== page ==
New, disruptive technologies generally are incubated best in small, entrepreneurial start-up companies. However, selling these sorts of technologies can become a daunting task. One example of a highly disruptive technology is software-defined networking (SDN).
SDN has been a glimmer in technologists eyes since its original inception shortly after Sun Microsystems launched Java in 1995. But it wasn’t until 2011 that the Open Network Foundation was created to promote SDN technologies. And, today in early 2015, the technology still hasn’t quite taken off in a big way. However, most technologists and analysts believe it will be at least another year before SDN deployments become more common place and that it will be another 3-5 years before the market matures.
The advantages of SDN are quite substantial over today’s technologies. With current network architectures, applications must conform to the rigidity of the network. As billions upon billions of new connected devices are added, current technologies will be unable to manage this new environment. Signs of this are already happening. With SDN, its 180 degrees opposite, where the networks becomes a natural extension of the application. Eric Schmidt, recently commented that “the internet will disappear,” which in essence is saying the same thing. Connectivity will just become a natural state.
Fundamentally, SDN, especially overlay technologies are much simpler, more scalable, and more secure than today’s equivalent technologies. Connectivity becomes embedded as part of the application. SDN provides a path for companies to dramatically reduce network costs and become more agile and innovative.
So if the advantages are so great, why is it taking so long to see adoption?
I’ve identified at least four risks: technology, market, operational and vendor risks.
SDN is new technology. It is not well-understood by CIOs and the IT management teams. They need a tremendous amount of education just to understand how to operate an SDN environment. In addition, it hasn’t been fully proven and field tested so CIOs are rightly concerned in wanting to know it works as advertised. Since the technology is an inline solution they can’t afford to add new technology that may bring down their communication networks or create new security threats.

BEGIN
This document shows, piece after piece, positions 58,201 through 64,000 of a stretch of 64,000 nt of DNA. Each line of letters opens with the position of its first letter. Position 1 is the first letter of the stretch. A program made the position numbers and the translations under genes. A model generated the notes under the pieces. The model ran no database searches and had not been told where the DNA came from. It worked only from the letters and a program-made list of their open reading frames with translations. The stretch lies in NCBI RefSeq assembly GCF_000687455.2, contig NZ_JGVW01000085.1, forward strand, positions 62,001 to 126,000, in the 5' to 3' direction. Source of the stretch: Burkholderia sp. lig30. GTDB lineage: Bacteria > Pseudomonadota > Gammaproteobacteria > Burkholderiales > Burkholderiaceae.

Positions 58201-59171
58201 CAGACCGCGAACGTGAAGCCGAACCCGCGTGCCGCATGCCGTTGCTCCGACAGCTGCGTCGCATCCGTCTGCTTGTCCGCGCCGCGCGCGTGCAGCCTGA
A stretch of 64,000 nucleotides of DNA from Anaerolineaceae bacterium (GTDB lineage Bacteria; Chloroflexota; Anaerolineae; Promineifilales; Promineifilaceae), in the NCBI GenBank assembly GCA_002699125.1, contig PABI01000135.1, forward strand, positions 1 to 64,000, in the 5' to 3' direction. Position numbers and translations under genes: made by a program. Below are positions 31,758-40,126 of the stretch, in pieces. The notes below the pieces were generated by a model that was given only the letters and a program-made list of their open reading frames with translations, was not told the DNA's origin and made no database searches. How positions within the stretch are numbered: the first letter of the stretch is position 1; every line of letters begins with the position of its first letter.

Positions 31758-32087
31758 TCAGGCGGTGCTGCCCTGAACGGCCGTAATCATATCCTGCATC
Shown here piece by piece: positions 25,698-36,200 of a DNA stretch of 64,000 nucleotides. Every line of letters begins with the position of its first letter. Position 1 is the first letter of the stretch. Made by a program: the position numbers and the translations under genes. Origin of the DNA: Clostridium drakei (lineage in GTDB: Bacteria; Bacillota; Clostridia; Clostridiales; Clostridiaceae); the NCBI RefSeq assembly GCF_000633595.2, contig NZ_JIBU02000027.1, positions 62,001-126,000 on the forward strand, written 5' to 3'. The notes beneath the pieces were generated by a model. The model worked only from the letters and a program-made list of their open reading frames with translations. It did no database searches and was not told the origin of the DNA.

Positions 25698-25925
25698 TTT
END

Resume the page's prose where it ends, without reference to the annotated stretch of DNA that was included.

Risk averse buyers, such as CIOs, like to buy when other similar buyers that are like them have already bought and successfully implemented a similar solution. Most don’t want to be first to market and want to see others work out the kinks of a new markets and new technology. These buyers like to do a lot of research and talk amongst their own colleagues at other companies to learn what challenges there are, what works and doesn’t work, what things they need to consider, and which vendors are best to work with. This is a very slow process.
While current network technology has been around for 10-20 years and is ripe for change, it’s also often easier to stick with something you already know and understand than to jump to newer technology. Perhaps even more relevant is that Cisco and other established players provide FUD in the market since there is a lot of potential downside impact to their businesses moving too quickly.
Most CIO’s operate to an annual budget. They know how the business is expected to grow and what their needs will be over the course of the year. It’s relatively easy for them to anticipate how many more servers, routers, switches, load balancers, and the like to buy, however, because SDN is so new, they don’t yet know what it will cost them to deploy.
Even if they fundamentally believe in the benefits of SDN, they don’t yet understand the investment costs to achieve those benefits. Supplier pricing models are different. Also a challenge to vendors is if IT hasn’t calendared a project for the budget year, you are fighting other established priorities for the business.
And because SDN changes the very nature of the role of network management and cyber security incident response teams, they may not have the proper skill sets in place. Cisco has done a great job indoctrinating CCIE’s in a way to think about networks, its going to take them time to understand a software-based approach when they are used to lots of hardware boxes. So, not only does SDN introduce new products into the environment, it may require substantial changes is processes and training.
Most new SDN technologies have been launched by small start-ups. Who’s going to win? Which ones can CIOs depend upon to survive when they are about to make potentially dramatic changes to their networks.
What does this all mean? Some disruptive technologies can cause change quickly. The calculator replaced the slide rule rather quickly but that still took several years to accomplish. Disruptive technologies that have broader implications across a company will take much longer. This is why most analysts predict SDN to take another 1-2 years for live, broad based deployments and another 3-5 years to begin to reach maturity.